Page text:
(My apologies for the late post today, I’m very under the weather with a cold. However, I thought this segment on 60 Minutes was worth sharing – hope you enjoy it!)
When I’m writing about horse industry marketing, I like to draw examples from popular culture and current events; I think it helps equine professionals to understand marketing and promotion concepts and ideas. And, there’s nothing more current than the historic toppling of the Egyptian regime that occurred Feb. 11, 2011.
Last night 60 Minutes‘ leading segment was an interview with Wael Ghonim, Google marketing director for the Middle East and North Africa and a man that’s being credited with ‘sparking’ the revolution that caused Hosni Mubarak to step down after nearly 30 years as Egyptian president.
What’s interesting, and something that the horse industry can learn from, is that:
- Ghonim used social media and Internet tools (Twitter, Facebook, texts, YouTube, Google) to communicate the issues and publicize protest locations, focusing on key issues that people were passionate about.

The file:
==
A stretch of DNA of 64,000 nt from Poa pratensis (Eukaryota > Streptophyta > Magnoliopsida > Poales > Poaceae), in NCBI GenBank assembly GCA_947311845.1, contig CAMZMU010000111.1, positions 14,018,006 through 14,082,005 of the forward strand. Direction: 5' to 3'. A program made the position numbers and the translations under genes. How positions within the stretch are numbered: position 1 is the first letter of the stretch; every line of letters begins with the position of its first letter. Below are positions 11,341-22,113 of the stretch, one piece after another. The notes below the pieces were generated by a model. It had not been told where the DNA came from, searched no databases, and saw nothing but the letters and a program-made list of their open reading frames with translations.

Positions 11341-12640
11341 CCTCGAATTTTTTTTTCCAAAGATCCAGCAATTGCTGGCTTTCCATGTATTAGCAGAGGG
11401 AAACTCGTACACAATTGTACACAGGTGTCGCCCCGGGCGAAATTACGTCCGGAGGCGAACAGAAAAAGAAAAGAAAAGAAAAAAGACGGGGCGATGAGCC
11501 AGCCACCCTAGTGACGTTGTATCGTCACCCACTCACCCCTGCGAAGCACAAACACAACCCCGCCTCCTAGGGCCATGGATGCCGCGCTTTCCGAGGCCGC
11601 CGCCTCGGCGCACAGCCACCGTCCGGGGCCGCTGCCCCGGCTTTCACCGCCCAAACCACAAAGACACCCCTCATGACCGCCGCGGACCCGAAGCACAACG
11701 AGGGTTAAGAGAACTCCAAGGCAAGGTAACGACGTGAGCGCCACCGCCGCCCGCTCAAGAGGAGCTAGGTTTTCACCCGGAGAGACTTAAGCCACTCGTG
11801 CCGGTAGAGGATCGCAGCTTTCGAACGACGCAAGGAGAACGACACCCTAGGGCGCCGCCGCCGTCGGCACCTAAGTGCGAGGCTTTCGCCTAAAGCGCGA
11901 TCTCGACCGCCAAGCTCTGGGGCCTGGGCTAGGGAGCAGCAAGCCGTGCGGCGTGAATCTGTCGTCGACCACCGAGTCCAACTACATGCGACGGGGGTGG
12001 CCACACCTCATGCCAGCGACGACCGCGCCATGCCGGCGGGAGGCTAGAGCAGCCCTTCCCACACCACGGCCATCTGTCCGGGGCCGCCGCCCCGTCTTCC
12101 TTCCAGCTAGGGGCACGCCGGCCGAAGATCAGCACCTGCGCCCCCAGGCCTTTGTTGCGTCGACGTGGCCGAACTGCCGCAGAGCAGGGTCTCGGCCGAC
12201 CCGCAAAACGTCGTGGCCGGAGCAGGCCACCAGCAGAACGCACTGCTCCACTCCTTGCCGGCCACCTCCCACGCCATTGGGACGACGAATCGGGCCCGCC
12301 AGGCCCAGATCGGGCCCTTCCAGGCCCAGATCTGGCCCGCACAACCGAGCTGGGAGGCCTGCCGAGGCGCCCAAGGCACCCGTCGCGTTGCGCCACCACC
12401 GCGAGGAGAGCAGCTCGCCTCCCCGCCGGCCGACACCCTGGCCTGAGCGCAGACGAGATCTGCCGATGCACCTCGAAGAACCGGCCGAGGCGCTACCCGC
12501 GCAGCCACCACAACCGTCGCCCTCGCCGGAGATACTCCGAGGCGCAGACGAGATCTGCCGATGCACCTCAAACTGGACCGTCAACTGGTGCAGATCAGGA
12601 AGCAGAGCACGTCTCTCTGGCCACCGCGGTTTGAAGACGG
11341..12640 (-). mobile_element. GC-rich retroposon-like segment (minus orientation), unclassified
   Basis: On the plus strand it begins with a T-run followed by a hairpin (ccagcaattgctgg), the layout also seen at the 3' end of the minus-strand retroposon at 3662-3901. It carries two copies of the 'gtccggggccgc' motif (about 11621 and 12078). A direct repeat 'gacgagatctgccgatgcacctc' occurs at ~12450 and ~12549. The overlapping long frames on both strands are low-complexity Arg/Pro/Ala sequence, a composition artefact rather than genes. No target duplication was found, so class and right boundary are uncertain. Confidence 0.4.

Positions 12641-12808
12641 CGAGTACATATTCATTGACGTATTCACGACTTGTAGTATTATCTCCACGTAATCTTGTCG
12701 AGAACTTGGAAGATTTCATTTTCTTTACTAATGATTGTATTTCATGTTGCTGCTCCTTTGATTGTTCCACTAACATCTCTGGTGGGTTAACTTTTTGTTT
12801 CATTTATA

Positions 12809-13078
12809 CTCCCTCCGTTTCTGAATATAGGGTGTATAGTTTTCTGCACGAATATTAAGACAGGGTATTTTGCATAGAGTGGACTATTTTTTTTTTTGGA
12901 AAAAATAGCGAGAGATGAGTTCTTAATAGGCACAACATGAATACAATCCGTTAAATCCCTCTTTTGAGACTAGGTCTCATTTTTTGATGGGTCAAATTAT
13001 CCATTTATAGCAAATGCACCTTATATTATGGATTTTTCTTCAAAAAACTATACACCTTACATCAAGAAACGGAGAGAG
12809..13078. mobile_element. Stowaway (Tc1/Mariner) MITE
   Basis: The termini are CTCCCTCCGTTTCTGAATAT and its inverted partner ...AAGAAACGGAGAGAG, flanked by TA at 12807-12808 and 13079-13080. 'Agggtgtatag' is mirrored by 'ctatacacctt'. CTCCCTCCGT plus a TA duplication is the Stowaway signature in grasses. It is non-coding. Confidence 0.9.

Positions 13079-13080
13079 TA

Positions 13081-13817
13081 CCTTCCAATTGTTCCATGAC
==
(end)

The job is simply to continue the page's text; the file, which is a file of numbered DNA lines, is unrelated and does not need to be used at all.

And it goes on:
- He also leveraged a television interview, following his capture and release by Egyptian forces, to speak to an increasingly motivated and galvanized populace.
You can watch the video interview with Ghonim here, or read the interview transcript here. I also found a very good blog post (thanks, WordPress Fresh Press!) at Gigaom.com where author Mathew Ingram points out that Twitter or Facebook by themselves didn’t cause the Egyptian regime to crumble; it was the power of real-time networked communication, leveraged by the network itself and a few key leaders.
I’m not in any way diminishing the importance of what happened in Egypt over the past few weeks. I’m only saying that such outstanding use of social media, to organize and leverage a group of like-minded people, is something that the horse world can harness for keeping our industry thriving against external pressures such as land development, economic downturns, and competition from other recreational activities and industries.
What are your thoughts about the horse industry and social media? Or, about how social media was used during the Egyptian revolution? You can share them via the Leave a Comment link below.